U.S. and Canadian citizens can now fly through Passport Control in less than two minutes at Miami International Airport, thanks to new automated kiosks.
The airport has installed 36 self-serve kiosks in its north terminal, which replace Customs and Border Patrol agents in checking some passports. After clearing Passport Control, travelers still must have their bags checked by agents.
It's a way to allow travelers to quickly move along.
For now, the kiosks are available only to U.S. and Canadian citizens arriving from abroad on Concourses D, E and F. That entails 13 airlines, among them American, British Airways and Iberia. Eventually, MIA also would like to make kiosks available to all international travelers.
The kiosk scans a passport, takes the traveler's photo and ensures that image matches the photo in the passport. If the kiosk spots discrepancies, a traveler would be subject to inspection by federal agents.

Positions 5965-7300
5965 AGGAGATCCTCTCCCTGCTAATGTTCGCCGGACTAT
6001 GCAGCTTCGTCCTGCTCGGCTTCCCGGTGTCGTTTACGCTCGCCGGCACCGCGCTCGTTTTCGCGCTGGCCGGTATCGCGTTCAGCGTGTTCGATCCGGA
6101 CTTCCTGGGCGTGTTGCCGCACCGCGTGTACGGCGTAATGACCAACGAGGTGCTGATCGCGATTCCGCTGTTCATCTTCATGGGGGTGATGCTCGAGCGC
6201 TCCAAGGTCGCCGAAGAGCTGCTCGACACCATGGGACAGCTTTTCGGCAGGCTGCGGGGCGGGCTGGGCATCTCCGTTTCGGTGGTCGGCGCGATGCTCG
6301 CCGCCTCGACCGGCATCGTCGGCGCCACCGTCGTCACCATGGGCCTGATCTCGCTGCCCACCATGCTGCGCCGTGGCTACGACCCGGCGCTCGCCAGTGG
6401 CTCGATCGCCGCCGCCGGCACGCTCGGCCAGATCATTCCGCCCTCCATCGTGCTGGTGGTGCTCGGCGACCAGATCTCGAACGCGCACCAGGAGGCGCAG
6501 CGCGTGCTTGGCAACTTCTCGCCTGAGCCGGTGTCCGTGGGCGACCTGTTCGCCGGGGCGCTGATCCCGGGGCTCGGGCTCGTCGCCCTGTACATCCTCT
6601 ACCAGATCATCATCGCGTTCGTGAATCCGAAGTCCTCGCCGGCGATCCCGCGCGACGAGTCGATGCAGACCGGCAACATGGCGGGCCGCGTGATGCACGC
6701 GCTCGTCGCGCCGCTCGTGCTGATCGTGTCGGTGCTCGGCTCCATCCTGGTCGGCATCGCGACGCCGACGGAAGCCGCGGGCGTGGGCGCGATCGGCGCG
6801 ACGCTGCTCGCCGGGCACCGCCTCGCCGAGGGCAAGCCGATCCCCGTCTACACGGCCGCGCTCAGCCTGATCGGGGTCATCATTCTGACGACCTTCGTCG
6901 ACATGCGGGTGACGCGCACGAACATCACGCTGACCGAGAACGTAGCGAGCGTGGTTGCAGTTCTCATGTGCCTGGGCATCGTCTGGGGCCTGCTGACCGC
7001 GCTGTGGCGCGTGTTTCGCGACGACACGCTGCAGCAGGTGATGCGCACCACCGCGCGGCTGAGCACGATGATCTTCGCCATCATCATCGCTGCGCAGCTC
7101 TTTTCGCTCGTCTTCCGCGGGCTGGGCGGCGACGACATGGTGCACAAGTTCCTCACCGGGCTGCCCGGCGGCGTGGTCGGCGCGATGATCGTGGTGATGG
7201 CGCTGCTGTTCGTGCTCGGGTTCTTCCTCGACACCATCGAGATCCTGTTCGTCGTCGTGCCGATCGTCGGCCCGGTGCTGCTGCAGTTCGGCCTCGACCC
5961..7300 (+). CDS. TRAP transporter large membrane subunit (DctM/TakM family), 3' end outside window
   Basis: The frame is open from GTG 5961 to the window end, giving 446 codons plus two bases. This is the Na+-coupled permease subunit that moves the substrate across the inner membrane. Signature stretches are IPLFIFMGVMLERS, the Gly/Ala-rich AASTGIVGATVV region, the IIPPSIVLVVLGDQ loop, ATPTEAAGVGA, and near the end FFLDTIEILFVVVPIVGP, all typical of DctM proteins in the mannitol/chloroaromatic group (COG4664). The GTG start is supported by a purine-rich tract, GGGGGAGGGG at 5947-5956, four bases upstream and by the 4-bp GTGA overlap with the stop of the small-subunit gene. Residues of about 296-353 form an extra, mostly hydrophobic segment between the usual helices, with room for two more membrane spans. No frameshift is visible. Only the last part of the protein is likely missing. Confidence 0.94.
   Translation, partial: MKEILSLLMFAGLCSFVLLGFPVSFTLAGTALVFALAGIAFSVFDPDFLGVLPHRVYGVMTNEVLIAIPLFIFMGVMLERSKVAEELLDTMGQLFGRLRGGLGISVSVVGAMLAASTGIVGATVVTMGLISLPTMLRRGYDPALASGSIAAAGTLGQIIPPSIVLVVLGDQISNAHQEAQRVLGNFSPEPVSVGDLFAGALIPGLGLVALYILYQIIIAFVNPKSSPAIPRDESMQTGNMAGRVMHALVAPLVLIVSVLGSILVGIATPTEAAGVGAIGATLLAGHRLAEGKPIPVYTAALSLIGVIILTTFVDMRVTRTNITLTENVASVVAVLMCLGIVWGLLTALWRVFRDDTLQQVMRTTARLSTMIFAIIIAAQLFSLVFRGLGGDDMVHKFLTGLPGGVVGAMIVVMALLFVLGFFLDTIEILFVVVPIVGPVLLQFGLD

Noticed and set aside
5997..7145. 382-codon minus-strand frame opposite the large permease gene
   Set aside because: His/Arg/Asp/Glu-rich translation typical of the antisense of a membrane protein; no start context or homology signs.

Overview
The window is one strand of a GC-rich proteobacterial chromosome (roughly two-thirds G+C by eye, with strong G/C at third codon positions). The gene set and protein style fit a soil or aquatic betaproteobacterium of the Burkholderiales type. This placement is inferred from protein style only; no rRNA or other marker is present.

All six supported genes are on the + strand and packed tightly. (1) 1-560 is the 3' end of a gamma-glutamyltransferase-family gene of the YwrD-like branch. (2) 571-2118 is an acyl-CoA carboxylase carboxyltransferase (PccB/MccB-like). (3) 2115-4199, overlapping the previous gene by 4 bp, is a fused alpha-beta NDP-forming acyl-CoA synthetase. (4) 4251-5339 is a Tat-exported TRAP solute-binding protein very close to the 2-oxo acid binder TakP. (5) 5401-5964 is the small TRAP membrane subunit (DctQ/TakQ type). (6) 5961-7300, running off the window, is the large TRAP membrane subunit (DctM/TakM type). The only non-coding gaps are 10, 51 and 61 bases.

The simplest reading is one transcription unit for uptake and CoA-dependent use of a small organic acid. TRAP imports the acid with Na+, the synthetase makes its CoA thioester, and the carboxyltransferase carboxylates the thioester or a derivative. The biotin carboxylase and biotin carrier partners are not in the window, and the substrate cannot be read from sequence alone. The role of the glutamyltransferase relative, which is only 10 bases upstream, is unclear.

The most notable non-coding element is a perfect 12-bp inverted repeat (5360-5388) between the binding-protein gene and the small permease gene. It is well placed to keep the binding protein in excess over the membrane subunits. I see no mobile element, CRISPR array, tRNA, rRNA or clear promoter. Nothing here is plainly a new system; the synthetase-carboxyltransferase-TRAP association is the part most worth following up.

"If the kiosk approves your passport, it prints out a receipt showing you've been cleared, and you're on your way," airport spokesman Greg Chin said.
Fort Lauderdale-Hollywood International Airport is studying the logistics of adding the kiosks, said spokesman Greg Meyer.
"As our international operations continue to increase, there's clearly a need to streamline procedures for inbound U.S. and Canadian citizens," he said.
Palm Beach International Airport has no plans for now, said spokeswoman Stephanie Richards.
Miami International is only third airport in the nation to install the kiosks, behind New York's John F. Kennedy and Chicago O'Hare. The 36 kiosks will free up about nine agents, who can now focus on speeding along non-U.S. citizens.
Chin said the kiosks were needed because in the past three years, the airport has seen a 15 percent increase in international passengers. Last year, MIA handled 19.3 million international travelers.
"Effectively, we're victims of our own success," he said.
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